9. What shall we make of ecumenism? Some disagreements between evangelicals and Roman Catholics are caused by misunderstanding - often because they use different definitions of important words. Other disagreements are caused by real differences in doctrine that will probably never be reconciled. Roman Catholics and evangelicals define "justification" differently. For evangelicals, it is the beginning of Christian life, the moment when one believes and is justified by faith. For Roman Catholics, it means this, plus the process of sanctification. The author, Alister McGrath, seems to equate sanctification and regeneration (page 203), a concept that is foreign to me.
Part 4, The Way Ahead
10. No place like Rome? Some well known evangelicals have converted to Roman Catholicism and it looks like the trend will continue. Often, the reason is either the subjective look and feel of Catholicism ("smells and bells"), or doctrinal. When it is doctrinal, the former evangelical person may have had weak understanding of the evangelical creeds and doctrines. Scott Hahn left the Presbyterian Church in America because of sola scriptura. The chapter has a lengthly defense of sola scriptura. Another reason is that many evangelical churches have become doctrinally soft. At least in the Roman Catholic church there is a catechism and a magisterium, which has authority, to tell you what you should believe.
11. What still keeps us apart? By Michael S. Horton. This chapter is more Reformed (Calvinist) that most, and is stronger in its rejection of Roman Catholic doctrines. More Reformed when it says "we cannot even respond to Him of our own free will, corrupted as it is by our sinful affections." (page 254) It rejects the definition of "evangelical" that is mostly based on spirituality (behavior) in favor of a definition that is theological - what is the evangel, the gospel, the good news? "If you are an orthodox Catholic, you are not in the evangelical camp." (page 249) There are vigorous discussions of sola scriptura, justification by grace alone through faith alone and imputed righteousness. It is also strong in its rejection of some modern trends in evangelicalism, such as the belief that all people are basically good - the rejection of original sin and total depravity. There are lots of scathing statements directed at both the Roman Catholic doctrines of the Council of Trent and modern day evangelicals who dilute or even deny the Reformation doctrines of justification by grace alone through faith alone, substitutionary atonement, and others. "We must remember that it is not we [evangelicals] who anathematized Rome, but Rome [the Council of Trent] that anathematized the gospel and thereby anathematized itself." (page 258) "Who can deny that Protestants have led the way in the twentieth century away from a high view of Scripture and God's grace in Christ?" (page 254)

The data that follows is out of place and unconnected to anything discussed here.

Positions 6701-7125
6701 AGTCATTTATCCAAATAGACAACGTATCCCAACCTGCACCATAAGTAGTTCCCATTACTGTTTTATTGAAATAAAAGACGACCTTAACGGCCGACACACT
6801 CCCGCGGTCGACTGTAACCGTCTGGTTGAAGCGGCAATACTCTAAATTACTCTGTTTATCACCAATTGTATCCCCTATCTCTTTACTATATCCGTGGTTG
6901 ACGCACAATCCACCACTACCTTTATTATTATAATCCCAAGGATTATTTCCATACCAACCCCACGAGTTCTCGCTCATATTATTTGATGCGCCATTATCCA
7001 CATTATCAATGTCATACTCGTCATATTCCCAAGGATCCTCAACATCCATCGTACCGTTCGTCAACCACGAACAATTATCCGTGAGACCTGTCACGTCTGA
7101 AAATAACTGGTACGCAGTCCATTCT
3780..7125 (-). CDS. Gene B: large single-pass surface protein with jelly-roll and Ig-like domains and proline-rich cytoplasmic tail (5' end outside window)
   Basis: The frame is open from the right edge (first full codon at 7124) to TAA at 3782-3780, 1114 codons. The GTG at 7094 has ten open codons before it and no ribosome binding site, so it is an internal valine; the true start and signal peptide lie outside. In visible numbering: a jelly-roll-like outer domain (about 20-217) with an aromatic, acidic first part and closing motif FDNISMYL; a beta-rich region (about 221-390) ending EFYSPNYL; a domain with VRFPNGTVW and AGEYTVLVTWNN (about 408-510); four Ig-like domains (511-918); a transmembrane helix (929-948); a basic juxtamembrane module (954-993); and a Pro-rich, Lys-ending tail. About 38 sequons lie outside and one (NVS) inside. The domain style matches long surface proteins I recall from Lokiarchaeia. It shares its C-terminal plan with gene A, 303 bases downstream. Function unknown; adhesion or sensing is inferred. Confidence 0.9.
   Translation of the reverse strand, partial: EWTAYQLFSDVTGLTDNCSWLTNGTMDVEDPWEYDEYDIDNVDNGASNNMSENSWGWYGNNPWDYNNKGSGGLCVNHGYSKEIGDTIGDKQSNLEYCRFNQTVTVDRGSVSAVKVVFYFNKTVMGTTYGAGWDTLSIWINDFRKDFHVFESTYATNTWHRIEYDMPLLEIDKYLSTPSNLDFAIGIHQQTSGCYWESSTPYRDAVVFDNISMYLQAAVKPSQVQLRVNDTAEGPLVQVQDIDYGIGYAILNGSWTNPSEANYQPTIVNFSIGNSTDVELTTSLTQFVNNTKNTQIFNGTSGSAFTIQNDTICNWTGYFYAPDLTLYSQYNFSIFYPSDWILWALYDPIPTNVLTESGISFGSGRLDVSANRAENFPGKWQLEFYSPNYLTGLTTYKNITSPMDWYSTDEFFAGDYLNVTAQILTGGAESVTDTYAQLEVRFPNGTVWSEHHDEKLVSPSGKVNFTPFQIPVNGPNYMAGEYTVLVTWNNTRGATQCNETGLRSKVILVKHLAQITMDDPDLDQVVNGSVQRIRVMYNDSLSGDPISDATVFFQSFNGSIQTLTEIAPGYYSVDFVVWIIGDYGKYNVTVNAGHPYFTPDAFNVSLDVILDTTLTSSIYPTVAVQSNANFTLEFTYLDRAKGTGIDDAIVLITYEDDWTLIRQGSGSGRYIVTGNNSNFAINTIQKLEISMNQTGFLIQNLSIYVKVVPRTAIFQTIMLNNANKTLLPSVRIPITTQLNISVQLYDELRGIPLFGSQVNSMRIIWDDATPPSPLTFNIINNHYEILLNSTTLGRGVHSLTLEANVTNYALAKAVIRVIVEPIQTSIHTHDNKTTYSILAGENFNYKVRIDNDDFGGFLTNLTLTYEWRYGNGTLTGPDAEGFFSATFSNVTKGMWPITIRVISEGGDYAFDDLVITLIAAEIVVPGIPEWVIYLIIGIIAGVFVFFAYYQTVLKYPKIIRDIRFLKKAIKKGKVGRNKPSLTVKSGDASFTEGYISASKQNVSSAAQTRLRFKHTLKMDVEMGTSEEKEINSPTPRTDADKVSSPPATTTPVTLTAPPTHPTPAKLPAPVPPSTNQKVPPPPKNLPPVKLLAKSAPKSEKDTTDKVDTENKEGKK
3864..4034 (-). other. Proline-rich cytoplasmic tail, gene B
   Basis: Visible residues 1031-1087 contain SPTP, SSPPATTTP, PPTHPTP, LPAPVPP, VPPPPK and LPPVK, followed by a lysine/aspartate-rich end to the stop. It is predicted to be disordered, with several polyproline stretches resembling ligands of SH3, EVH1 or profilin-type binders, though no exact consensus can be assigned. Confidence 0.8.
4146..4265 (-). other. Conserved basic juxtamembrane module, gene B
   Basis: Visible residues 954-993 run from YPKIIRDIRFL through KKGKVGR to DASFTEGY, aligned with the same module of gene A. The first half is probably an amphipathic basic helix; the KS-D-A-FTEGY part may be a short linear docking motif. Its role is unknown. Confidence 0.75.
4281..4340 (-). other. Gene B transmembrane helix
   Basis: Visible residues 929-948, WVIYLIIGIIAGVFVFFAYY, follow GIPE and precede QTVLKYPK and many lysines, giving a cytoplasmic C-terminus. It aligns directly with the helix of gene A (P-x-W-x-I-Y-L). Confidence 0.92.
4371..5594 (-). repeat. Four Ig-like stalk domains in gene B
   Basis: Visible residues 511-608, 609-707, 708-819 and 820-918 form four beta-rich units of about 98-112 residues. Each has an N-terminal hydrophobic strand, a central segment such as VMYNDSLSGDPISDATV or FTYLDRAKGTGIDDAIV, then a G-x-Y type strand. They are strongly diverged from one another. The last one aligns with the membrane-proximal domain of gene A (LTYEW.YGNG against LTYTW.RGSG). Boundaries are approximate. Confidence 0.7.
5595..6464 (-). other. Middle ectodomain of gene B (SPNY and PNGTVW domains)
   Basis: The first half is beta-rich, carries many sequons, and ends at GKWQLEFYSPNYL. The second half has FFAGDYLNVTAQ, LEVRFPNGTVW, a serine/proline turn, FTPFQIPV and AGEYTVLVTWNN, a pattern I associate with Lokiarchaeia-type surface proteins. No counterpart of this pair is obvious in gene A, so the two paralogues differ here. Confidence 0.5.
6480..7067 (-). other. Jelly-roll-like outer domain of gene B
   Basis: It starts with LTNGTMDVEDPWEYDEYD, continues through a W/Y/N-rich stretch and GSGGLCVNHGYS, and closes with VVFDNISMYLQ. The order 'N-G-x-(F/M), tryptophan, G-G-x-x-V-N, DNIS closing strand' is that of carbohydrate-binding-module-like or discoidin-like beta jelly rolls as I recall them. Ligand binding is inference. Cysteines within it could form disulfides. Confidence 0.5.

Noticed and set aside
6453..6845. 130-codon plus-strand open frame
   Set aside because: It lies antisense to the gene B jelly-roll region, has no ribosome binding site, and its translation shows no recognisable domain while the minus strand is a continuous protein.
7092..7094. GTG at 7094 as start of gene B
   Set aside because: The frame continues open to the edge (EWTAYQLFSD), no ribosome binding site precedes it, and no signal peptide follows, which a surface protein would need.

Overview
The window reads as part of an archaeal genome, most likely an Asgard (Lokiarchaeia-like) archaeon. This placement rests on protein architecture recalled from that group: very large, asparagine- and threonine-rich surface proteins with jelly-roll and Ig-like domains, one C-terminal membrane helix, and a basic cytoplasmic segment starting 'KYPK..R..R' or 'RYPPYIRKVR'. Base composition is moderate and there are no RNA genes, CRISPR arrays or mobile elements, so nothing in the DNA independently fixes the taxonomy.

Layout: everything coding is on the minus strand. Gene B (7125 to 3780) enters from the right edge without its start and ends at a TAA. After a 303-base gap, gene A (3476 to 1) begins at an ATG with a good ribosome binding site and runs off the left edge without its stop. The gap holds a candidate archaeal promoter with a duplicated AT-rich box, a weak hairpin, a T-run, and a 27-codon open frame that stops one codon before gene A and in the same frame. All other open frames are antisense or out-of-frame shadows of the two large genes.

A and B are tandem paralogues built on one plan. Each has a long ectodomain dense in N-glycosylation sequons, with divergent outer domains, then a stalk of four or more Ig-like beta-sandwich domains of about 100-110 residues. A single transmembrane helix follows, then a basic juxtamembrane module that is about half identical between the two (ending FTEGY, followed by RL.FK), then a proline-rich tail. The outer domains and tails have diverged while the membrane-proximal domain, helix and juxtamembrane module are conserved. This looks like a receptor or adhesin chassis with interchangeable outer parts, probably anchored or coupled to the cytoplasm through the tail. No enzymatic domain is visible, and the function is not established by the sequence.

12. Did I really leave the Holy Catholic Church? By William Webster. The author converted from Roman Catholic to evangelical as a young man. After Karl Keating published Catholicism and Fundamentalism, he studied the history of the church. This chapter gives historical information on the most important doctrines where Roman Catholics and evangelicals disagree. In each case, Webster shows that history supports the evangelical view. He uses many quotes from modern Roman Catholics, theologians such as Augustine, and the Church Fathers to support his case. He ends with an appeal Roman Catholic readers to convert to evangelicalism.
13. The Evangelical Moment? John H. Armstrong. This chapter discusses the affects of Vatican II and recent developments in evangelicalism. Vatican II is seen by some as five revolutions: modernity, self-understanding, liturgical, the relationship of the Roman Catholic Church to other Christian churches and to non-Christian faiths, and religious freedom with respect to each state government. Six kinds of Roman Catholics are listed: liberal, extreme syncretist, nominal, conservative/moderate, archconservative, and charismatic. Armstrong expresses concern over evangelical trends: "Modern evangelicalism is, in reality, more Catholic than Protestant" because they see works as an essential precondition for justification. They do not see justification as something that God sovereignly accomplishes without help from the sinner. "As Protestantism has moved further and further into mysticism and subjectivism since the nineteenth century, it has proportionately moved away from its evangelical foundation." Armstrong calls for a new Biblical reformation.